MANSFIELD — The cold, wind-whipped drizzle that threatened to extinguish the first-ever Mansfield Fire Safety Palooza did not shake 6-year-old Bryce Baker’s determination Saturday morning.With help from volunteers, he pulled on his junior jump suit and other fire bunker gear, then set his sights on the obstacle course of the inaugural Junior Firefighter Challenge, laid out in the parking lot of the Mansfield ISD Center for the Performing Arts.Bryce whizzed through the course, which included hammering a steel block to move it a short distance, dragging a strip of fire hose, spraying a mock fire target, crawling through a tunnel and finally dragging a stick-figure man made of folded fire hose to safety.The youngster got straight to the point when asked if the experience might inspire him to become a firefighter: “Yep.” His favorite part of the course? “I like the tunnel, because it’s dark.”By the time he finished and collected his T-shirt — there were enough shirts for the first 1,000 contestants — a line of children and their parents was forming.The weather put a damper on attendance early at the daylong event, as strong winds chilled temperatures to the low 60s. But the end of the drizzle brought relief to organizers.“Rain or shine,” Fire Marshal Clay Cawood said with an smile, about a half-hour into the Palooza. “We’re going to commit to everything. Everything is on schedule.”It was too late to save his Friday estimate that the Palooza might draw 10,000 people. Nevertheless, he said he was pleased with the 1,000 to 1,500 people he estimated had visited the Palooza by mid-afternoon, a couple of hours before closing.The Junior Firefighter Challenge was part of a more than six-hour Fire Department event that featured a theme of kitchen fire prevention and safety.“We’re trying to get out more of the message to the kids and the citizens — it’s not just for kids, it’s adults as well,” said Fire Chief Barry Bondurant. “And I think that teaming up with the school district will help get this out there to everybody. I think we’re going to start doing this every year.”The school district, which works hard to rent out its new, state-of-the-art facility, donated its services Saturday “since this is a positive event with education, fire safety and prevention,” district spokesman Richie Escovedo said.The Fire Safety Palooza is by far the department’s most ambitious outreach to the community, and it could replace the “open houses” that fire stations have conducted annually since 1996, officials said. Those generally draw 300 to 400 residents for up-close views of the trucks, equipment and operations.“While it’s great having residents come by the fire station and see where we work, it does limit us because of space,” said Fire Inspector Phillip Baker, a member of the department’s clown troupe.In addition to the open houses, firefighters also take their fire-prevention and safety program each year to elementary schools within the city limits. But that excludes children of the district’s schools in the city of Arlington.“We just wanted to offer it up to more people in the community,” Baker added. “Hopefully, those (Arlington resident) students can come in with their parents and see what we do.”Among the activities, firefighters used a portable, two-wall kitchen and gas stove to demonstrate the right and wrong ways to extinguish a grease fire. The wrong way is to pour water on the fire, which only causes it to spread, sometimes with a steam fireball, Cawood said. Better to smother it with a pot lid if possible.In another demo, firefighters used the Jaws of Life to pry open a wrecked car, and they rolled out their top-flight fire trucks and their new hovercraft. Also, a PHI Air Medical helicopter dropped by for close inspection by Palooza-goers.The fire-prevention clown troupe took to the center’s roomy theater stage to perform its new show, “Cluck Dynasty,” with a fire-safety spin, every hour on the hour.The Fire Department’s Mansfield Pipes and Drums bagpipe group, dressed in red-plaid kilts and pink T-shirts in recognition of breast cancer awareness month, braved the chilly updrafts as they performed America the Beautiful during the opening flag-raising ceremony.Cawood already is looking forward to next year, when the events might include obstacle-training course competitions with area fire departments.“This is the first annual Palooza,” Cawood said. “We want to have (next year’s) here and get bigger and better. And, hopefully, get better weather.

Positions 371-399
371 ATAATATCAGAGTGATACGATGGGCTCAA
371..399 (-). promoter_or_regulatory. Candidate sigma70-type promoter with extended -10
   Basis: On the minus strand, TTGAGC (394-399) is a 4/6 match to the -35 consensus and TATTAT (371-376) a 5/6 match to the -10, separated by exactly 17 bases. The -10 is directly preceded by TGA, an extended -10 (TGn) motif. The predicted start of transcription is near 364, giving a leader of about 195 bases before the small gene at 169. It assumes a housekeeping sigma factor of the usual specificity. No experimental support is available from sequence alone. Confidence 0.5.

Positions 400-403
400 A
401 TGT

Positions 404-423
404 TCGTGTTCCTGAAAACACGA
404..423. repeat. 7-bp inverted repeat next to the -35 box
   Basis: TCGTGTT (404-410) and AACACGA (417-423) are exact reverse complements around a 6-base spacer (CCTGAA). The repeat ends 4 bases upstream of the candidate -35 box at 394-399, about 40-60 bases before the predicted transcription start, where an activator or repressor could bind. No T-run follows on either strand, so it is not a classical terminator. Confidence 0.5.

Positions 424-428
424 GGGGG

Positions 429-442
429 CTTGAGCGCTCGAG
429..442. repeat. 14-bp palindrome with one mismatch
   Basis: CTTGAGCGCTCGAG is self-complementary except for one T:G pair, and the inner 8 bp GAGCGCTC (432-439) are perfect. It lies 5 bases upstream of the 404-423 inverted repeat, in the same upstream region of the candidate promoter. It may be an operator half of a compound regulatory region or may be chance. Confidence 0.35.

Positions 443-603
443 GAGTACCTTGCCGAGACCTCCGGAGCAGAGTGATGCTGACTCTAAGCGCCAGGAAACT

Robert Cadwallader, 817-390-7641 Twitter: @Kaddmann